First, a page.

This quote exemplifies one of the many problems of the English colony in Burma. There is a great deal of hypocrisy, vice, ignorance, and dissimulation, all of which operate on a daily basis and prop up the imperial apparatus. As U Po Kyin notes, the only thing that matters is appearances and assumptions:  if people hold an opinion, it does not matter if it is based in fact or not. One's deeds and actual beliefs do not matter. There is no authenticity or truth, only facade. Flory gives voice to this sordid reality when in conversation with the doctor he breaks down the cant that surrounds the reasons for England's role in Burma; he also privately deplores the fact that he cannot be himself and speak freely. The truth of this quote is further borne out when Dr. Veraswami, a good and noble man, is doomed because of his connection to the now-unjustly reviled Flory. The artifice is yet another underpinning of the deleterious effects of imperialism.

It is a real triumph -it would be doubly so in Kyauktada -for an official of the lower ranks to worm his way into the European Club. The European Club, that remote, mysterious temple, that holy of holies far harder of entry than Nirvana! Po Kyin, the naked gutter-boy of Mandalay, the thieving clerk and obscure official, would enter that sacred place, call Europeans 'old chap', drink whisky and soda and knock white balls to and fro on the green table!

Narrator, 143.

U Po Kyin's earlier inscrutable intentions are finally made clear here; now the reader understands why he must get rid of the doctor and go through all the trouble of lying and manipulation and orchestrating/quelling a fake rebellion. U Po Kyin is a one-dimensional character but this aspiration of his is important because it indicates Orwell's assumptions that the Burmese saw no greater honor than participating in English rituals and gatherings. While there were no doubt plenty of actual Indians and Burmese who believed this, it is far more likely that they deeply resented the presence of the English in their country and would not want to participate in an organization that typified the prejudices and shortcomings of the interlopers. Neither of his two native characters, however, is very critical of colonialism, and U Po Kyin's tactics, goals, and successes within the colonial system are a damning critique.

'I'll go if you like!' Ellis shouted, but Flory shook his head. He had already begun slipping his shoes off. There was obviously no time to be lost.

Narrator, 250.

Not long after Flory nominates the doctor to the Club, he is able to demonstrate his second act of courage. The real rebellion breaks out and a large contingent of natives surrounds the Club and demands Ellis, and Flory both devises the plan to save them and executes it. He does so without equivocation or debate, and does not do it to impress Elizabeth or even to be a hero; rather, it is a pure and noble action that shows that Flory is capable of great things when he is not wallowing in loneliness and self-pity or trying to ignore his own wants and needs to attain the approval of someone else. Flory has come a long way from the beginning of the novel, but, sadly, it is not enough to save him.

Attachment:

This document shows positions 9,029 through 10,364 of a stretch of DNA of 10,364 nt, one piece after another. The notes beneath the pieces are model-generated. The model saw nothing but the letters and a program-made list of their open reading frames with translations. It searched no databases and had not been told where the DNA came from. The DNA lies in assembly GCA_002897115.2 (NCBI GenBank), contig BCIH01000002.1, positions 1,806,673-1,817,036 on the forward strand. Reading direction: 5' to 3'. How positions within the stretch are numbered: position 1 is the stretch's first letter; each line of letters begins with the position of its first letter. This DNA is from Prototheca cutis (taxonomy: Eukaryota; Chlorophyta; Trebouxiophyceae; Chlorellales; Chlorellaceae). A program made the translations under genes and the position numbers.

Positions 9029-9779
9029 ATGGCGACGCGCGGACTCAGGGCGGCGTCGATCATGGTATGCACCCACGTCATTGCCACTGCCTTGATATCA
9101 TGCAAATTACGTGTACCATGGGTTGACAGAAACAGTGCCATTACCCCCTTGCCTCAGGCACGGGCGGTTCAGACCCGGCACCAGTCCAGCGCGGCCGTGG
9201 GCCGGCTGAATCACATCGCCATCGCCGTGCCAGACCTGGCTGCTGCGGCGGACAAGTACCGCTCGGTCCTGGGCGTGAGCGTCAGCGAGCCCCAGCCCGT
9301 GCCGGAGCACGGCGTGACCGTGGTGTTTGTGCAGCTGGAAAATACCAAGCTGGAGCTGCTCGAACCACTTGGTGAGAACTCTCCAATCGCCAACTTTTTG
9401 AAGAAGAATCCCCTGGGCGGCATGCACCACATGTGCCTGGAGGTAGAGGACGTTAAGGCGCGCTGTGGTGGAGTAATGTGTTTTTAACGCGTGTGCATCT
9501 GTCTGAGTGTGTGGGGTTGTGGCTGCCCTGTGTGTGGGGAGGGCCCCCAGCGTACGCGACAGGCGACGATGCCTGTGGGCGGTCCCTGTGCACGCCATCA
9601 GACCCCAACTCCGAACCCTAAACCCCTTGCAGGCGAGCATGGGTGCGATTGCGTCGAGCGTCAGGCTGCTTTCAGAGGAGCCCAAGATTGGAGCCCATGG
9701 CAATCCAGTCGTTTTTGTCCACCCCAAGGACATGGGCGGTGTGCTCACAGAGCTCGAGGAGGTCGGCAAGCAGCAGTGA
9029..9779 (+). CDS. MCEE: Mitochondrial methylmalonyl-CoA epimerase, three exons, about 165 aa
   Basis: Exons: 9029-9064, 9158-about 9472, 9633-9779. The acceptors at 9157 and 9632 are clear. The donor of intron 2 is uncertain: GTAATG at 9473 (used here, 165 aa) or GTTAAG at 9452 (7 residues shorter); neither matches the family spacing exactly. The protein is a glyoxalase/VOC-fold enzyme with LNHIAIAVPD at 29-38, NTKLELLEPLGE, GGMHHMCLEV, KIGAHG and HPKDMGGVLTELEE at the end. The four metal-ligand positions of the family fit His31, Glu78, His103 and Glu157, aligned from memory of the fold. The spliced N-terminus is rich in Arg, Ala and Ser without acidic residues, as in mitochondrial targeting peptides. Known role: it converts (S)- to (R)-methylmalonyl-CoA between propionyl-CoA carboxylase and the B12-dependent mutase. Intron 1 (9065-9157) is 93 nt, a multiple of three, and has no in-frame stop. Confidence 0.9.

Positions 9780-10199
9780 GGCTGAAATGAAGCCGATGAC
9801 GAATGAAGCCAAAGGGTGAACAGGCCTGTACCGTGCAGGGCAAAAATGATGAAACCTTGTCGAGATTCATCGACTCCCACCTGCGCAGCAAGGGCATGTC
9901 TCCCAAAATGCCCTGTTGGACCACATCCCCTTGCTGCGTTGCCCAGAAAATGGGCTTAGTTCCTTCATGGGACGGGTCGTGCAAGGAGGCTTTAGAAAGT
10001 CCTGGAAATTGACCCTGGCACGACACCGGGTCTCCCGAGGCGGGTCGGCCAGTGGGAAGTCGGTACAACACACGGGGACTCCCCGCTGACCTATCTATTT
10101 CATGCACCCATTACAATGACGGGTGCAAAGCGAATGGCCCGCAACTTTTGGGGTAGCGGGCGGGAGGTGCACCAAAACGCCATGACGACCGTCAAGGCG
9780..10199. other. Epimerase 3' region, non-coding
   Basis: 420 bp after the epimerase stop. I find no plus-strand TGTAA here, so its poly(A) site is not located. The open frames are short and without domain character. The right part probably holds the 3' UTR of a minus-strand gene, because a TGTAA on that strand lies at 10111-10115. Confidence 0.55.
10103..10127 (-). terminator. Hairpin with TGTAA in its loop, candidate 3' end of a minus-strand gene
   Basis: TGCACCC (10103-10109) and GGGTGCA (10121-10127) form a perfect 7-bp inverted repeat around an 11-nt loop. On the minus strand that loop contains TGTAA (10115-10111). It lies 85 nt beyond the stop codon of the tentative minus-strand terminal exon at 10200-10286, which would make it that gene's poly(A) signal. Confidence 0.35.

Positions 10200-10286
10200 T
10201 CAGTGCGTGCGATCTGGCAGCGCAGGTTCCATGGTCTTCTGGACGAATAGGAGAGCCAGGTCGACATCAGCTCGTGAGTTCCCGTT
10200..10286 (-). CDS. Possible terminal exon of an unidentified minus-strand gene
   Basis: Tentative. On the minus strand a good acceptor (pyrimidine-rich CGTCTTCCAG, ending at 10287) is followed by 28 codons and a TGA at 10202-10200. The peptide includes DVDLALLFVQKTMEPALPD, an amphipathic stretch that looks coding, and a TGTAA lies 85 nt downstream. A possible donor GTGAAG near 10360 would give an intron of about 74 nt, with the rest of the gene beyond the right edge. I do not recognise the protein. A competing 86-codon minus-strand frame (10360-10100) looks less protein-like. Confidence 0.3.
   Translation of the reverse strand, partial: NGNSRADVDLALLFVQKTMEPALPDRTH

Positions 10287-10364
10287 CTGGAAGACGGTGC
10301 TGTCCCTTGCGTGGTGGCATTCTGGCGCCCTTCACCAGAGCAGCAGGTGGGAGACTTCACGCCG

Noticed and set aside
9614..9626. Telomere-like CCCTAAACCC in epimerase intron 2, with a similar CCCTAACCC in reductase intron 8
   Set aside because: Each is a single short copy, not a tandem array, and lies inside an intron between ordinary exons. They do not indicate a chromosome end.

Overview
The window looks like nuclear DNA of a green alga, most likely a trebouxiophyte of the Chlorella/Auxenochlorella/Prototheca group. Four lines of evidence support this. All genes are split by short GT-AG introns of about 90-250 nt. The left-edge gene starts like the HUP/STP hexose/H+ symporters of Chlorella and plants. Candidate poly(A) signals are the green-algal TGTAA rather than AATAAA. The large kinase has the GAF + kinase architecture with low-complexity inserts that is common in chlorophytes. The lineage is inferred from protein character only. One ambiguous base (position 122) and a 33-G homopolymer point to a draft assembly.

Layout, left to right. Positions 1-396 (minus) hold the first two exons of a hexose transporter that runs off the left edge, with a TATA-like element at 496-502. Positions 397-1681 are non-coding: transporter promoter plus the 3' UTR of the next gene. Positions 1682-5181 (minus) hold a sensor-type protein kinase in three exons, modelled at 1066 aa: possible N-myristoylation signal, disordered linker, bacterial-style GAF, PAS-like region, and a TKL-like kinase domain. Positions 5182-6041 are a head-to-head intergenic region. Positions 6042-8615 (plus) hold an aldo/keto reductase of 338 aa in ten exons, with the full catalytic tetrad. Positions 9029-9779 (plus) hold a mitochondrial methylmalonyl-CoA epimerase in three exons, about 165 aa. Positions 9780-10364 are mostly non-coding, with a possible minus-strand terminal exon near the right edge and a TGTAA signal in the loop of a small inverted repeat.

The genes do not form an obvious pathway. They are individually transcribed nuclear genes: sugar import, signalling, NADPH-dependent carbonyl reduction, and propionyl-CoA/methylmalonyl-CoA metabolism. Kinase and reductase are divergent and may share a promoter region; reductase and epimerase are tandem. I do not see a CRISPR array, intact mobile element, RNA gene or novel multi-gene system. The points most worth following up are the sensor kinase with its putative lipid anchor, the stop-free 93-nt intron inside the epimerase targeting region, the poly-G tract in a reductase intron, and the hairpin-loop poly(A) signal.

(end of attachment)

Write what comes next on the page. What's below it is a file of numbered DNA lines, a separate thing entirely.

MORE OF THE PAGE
But worse than that, worse than anything, was his ugliness at this moment. His face appalled her, it was so ghastly, rigid and old. It was like a skull. Only the birthmark seemed alive in it. She hated him now for his birthmark. She had never known till this moment how dishonouring, how unforgivable a thing it was.

Narrator, 274.

This is perhaps the most tragic moment of the text. Moments before Flory was sure of his attainment of his desires, and Elizabeth had fooled herself into thinking that marrying him was a good, or perhaps the only, option. However, Ma Hla May's outburst and Flory's response to it once and for all reveal how different he is from Elizabeth. She sees this mark as a literal manifestation of all his loathsome and lamentable qualities and focuses all her prejudice and close-mindedness on it, telling herself he is simply too ugly and too low to be with. It is the birthmark that ends Flory's chances at a new life and leads him to commit suicide, but of course it is not merely the mark itself but what it represents that creates this irrevocable chasm between desire and reality.